This week will see the unveiling of the McLaren Honda MP4-30, surely one of the most eagerly anticipated F1 cars of recent years given the heritage of the combination.
Some 27 years ago, we awaited the first Honda-powered McLaren, the MP4/4 with a similar sense of expectation. The big difference is that, back then, Honda was already well established after five years with Williams and Lotus. This time around, the potential of the Japanese power unit is a huge unknown, not least because the whole Honda operation has been revamped since its last F1 foray in 2008. Nevertheless, there are clear parallels between the situations then and now.
It was at the 1987 Italian GP that McLaren confirmed that it would use Honda power in 1988, and that Ayrton Senna would be joining Alain Prost. The disappointing ’87 season thus proved to be the last for the venerable but mighty TAG Turbo, which had lost any advantage it once had.
McLaren now had its hands on the best engine, and without a doubt, the most exciting driver combination of the era. In addition former Brabham wizard Gordon Murray had joined as technical director in 1987, filling the void left by the departure of John Barnard.
In fact, the team seemed to hold all the aces. With so many assets onboard, team boss Ron Dennis was struggling for the most appropriate name for the team. I still remember sitting in Ron’s office while he sat at his desk arranging and rearranging three scraps of paper that read simply, ‘McLaren’, ‘Marlboro’ and ‘Honda’. Ron couldn’t find a configuration that worked, needing to both satisfy his title sponsor and his new engine partner. I leant over the desk and placed them in what I felt was the most obvious order – and so ‘Honda Marlboro McLaren’ came to be.
It may not have been the most elegant of names, but all the pieces seemed to be falling into place. There was one big question mark, however. The sport was moving to normally aspirated engines for 1989, and the ’88 season would be the last for the turbos. The transition had begun a year earlier, but only a handful of teams had opted for the non-turbo route. Now, for ’88, some top teams – including Williams – made the switch, and it seemed to be a good idea to do so.
On paper, it looked fairly clear-cut: the turbos would be severely handicapped with maximum boost dropped from 4.0 to 2.5 bar, and a reduction in fuel tank capacity (no refuelling stops in those days) from 195 to 150 litres. There was also a hefty 40kg weight handicap relative to cars running the new engines.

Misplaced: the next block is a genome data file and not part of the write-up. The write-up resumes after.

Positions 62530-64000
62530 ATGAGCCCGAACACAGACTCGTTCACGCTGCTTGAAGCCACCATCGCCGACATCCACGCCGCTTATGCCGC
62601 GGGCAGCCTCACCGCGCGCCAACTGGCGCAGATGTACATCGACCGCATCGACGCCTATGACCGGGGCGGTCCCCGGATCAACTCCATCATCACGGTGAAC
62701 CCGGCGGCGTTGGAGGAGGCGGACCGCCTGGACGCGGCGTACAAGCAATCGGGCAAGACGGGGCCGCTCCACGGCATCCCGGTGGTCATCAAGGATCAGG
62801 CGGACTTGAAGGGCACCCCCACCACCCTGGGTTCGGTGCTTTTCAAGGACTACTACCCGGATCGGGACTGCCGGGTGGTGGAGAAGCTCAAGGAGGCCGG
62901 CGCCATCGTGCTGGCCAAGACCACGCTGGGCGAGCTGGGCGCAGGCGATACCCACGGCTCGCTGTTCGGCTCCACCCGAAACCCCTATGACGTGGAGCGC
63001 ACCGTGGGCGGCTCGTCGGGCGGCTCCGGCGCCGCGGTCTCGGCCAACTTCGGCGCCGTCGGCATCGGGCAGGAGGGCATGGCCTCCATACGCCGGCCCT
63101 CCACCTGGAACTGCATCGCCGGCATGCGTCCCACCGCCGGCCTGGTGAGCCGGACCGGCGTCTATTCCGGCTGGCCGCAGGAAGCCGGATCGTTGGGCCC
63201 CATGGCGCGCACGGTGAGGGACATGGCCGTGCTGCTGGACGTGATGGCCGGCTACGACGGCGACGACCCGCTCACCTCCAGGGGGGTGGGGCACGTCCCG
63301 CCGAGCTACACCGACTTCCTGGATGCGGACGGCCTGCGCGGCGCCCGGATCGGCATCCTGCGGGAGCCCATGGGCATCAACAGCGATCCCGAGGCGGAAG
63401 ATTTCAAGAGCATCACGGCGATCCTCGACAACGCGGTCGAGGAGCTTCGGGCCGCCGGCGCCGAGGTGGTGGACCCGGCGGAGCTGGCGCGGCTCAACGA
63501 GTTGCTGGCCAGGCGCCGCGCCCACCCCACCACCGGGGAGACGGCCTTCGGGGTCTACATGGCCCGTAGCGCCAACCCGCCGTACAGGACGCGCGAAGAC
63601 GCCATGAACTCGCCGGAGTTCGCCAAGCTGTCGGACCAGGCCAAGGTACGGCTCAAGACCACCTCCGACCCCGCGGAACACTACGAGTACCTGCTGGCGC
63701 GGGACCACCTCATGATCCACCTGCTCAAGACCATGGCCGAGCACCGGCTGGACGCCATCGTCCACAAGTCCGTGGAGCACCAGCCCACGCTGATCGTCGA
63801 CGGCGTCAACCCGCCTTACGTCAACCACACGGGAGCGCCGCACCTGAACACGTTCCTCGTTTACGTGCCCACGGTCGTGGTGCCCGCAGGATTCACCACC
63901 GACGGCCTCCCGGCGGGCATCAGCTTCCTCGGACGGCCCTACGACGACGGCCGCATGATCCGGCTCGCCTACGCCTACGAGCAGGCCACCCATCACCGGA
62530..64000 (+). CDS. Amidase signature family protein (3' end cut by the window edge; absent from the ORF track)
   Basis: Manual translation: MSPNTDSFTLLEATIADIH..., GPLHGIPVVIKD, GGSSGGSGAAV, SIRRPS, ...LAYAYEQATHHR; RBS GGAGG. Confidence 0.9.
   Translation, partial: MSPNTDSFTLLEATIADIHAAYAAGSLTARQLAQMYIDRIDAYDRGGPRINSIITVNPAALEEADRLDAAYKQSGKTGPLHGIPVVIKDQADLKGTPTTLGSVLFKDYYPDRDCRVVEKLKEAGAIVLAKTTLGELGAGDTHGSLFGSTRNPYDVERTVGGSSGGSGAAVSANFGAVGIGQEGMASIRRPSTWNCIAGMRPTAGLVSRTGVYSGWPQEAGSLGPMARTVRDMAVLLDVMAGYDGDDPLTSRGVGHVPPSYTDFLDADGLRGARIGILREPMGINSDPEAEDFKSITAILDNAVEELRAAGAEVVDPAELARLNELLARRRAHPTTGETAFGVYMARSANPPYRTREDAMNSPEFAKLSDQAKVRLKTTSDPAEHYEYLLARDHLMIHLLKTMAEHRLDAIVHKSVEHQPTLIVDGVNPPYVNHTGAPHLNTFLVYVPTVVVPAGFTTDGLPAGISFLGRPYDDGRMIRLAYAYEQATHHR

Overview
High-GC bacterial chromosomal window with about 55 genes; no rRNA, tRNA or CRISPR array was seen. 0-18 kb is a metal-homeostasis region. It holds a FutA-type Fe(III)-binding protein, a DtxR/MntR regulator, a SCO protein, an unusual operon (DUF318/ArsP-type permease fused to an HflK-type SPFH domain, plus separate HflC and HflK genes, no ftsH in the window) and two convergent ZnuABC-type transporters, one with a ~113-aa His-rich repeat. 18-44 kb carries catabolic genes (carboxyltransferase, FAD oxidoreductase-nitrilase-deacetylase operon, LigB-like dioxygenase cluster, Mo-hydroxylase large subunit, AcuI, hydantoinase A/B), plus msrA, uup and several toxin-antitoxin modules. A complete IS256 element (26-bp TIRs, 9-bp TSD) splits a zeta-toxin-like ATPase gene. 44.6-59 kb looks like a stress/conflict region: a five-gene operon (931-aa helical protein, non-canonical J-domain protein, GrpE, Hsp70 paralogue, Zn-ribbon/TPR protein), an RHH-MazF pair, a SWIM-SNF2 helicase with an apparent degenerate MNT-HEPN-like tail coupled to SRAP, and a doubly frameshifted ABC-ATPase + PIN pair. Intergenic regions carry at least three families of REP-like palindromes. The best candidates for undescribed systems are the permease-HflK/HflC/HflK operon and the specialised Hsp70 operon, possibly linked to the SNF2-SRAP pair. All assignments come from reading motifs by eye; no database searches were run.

The general idea was that these restrictions would handicap the turbos, and indeed the FIA’s ever-colourful president Jean-Marie Balestre was convinced that they would have no chance of enjoying a winning swansong season before the normally aspirated engines became compulsory in 1989.
History relates that it didn’t quite turn out that way...
To speed up the ‘getting to know you’ process, McLaren did just what it did at the end of last year – the team created an interim B-spec car out using the old chassis fitted with the new engine, in order to go testing and give Honda the best possible opportunity to adjust to the rule changes.
In fact, McLaren built two MP4/3Bs, because there was a requirement from Honda to send one to Japan for winter running at Suzuka, where new test driver Emanuele Pirro would eventually complete thousands of kilometres. One car was converted from 1987 race spec, while the other was the final unraced monocoque, and could thus be properly adapted during the build process.
It wasn’t simply a case of slipping the Honda into the space where the TAG had once sat, despite the two engines sharing fundamentally the same 80-degree V6 architecture. In reality they were quite different, and there was very little compatibility between their systems and ancillaries. Outwardly the car looked similar to the standard 1987 machine, although the large Honda logos on the engine cover gave the game away! Underneath, aside from everything around the engine itself, there was also a new gearbox casing and oil tank.
“In many respects it was similar to the TAG engine, with an 80deg vee, the same sort of size,” recalled project leader Steve Nichols. “It was not quite as pretty aesthetically, you might say, it looked a bit bigger in some areas so there was going to be a problem mounting it. For instance the TAG engine had a heat exchanger for the oil cooler on either side, this had it on only one side so that would have to be accommodated. But overall it looked like a viable package, something we could easily integrate.”
The car ran for the first time in Prost’s hands at a chilly Silverstone in December, and later in the winter Senna took the wheel for his first ever experience of a McLaren since his famous test with the team in 1983. Honda’s work focussed on optimising the new engine at lower boost, while improving fuel economy to deal with the smaller 150-litre fuel tank. It was a major challenge, but one that the Japanese engineers tackled with relish.